Community Organizing for Social Change (547)

Mark Chupp

Starting with personal stories and the communities of the participants, this course focuses on how to design and facilitate the social change process at a community level. Participants will examine strategies they have been using and learn new strategies in community and network organizing. The course integrates advances in social networking and information technology into how communities organize today. Participants will learn social change processes on two continua – strengths versus needs and collaborative versus confrontational approaches. Across approaches, students learn to design and implement each phase of the social change process with a core group of the affected community – from from framing an issue through assessment and power analysis to mobilizing and empowering community actors to affect short and long-term change.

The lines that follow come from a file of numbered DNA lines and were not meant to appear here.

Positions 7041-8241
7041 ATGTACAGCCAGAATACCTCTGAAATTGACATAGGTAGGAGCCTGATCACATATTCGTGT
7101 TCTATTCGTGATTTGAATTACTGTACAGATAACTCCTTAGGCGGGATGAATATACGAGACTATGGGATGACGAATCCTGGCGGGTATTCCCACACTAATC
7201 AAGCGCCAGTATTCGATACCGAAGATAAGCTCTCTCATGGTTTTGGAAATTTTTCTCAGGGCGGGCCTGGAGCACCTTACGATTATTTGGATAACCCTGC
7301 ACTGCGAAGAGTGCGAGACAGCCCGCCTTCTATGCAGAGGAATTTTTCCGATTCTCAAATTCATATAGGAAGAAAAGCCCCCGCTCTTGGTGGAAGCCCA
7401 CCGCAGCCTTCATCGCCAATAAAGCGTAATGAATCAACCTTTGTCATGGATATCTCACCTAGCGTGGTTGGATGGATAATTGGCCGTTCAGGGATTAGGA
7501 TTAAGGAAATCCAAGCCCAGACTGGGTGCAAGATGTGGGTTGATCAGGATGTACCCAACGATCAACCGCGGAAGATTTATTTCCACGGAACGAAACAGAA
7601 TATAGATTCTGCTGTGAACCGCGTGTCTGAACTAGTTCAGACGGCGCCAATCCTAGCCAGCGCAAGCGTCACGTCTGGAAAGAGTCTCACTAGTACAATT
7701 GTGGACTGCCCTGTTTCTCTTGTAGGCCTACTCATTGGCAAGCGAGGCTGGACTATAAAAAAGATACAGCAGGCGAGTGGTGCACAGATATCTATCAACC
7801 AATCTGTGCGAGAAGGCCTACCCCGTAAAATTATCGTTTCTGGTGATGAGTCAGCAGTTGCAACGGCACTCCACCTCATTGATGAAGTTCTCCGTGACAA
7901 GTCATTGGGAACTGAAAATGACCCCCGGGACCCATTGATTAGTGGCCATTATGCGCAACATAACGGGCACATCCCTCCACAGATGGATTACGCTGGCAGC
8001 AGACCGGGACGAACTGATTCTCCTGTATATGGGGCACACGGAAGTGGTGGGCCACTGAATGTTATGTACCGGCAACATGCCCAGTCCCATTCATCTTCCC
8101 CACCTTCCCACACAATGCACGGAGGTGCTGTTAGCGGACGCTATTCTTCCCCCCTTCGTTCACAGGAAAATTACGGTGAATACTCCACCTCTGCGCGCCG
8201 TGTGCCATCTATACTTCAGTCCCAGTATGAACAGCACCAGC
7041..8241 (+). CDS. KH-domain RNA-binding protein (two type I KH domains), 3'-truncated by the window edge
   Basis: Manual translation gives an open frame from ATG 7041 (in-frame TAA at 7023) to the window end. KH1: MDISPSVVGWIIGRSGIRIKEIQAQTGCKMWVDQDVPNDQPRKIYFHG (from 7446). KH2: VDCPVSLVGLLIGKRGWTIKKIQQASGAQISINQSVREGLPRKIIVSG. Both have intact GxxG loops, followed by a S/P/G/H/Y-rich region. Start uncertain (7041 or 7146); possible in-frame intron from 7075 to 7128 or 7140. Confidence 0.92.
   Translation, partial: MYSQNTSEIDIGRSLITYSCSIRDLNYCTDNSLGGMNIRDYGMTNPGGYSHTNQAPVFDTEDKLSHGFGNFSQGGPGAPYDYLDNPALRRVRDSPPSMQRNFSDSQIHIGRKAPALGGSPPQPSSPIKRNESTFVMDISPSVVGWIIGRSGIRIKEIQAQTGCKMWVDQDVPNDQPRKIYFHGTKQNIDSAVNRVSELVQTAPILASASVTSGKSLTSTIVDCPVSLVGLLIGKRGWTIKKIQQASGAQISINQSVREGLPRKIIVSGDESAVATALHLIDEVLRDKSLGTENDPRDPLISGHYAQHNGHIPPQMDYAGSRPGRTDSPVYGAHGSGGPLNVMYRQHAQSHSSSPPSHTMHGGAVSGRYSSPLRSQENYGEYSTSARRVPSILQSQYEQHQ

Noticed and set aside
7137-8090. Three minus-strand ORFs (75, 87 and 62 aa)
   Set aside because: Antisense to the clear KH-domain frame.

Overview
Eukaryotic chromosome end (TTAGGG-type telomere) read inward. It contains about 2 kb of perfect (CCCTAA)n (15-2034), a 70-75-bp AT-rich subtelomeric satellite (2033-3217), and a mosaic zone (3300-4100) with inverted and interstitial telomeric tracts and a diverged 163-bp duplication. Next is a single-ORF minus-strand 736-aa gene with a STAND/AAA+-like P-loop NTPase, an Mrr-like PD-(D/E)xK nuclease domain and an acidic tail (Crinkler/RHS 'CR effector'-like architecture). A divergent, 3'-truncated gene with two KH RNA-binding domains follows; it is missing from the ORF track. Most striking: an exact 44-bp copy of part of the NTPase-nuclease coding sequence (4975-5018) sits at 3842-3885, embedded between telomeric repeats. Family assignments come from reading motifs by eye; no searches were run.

Participants will develop skills in issue identification, civic engagement, empowerment, and inclusion. Participants will examine various new approaches to engagement, from social networking to community building. Recognizing that everyday people and minority groups are often excluded or ignored in current political processes, this course will explore strategies for strengthening the voice of marginalized people in public decision making. Participants will examine the strengths and weaknesses of both theory and practice.

This course is being offered for training and for academic credit. The syllabus details the number of credits hours and associated course requirements.


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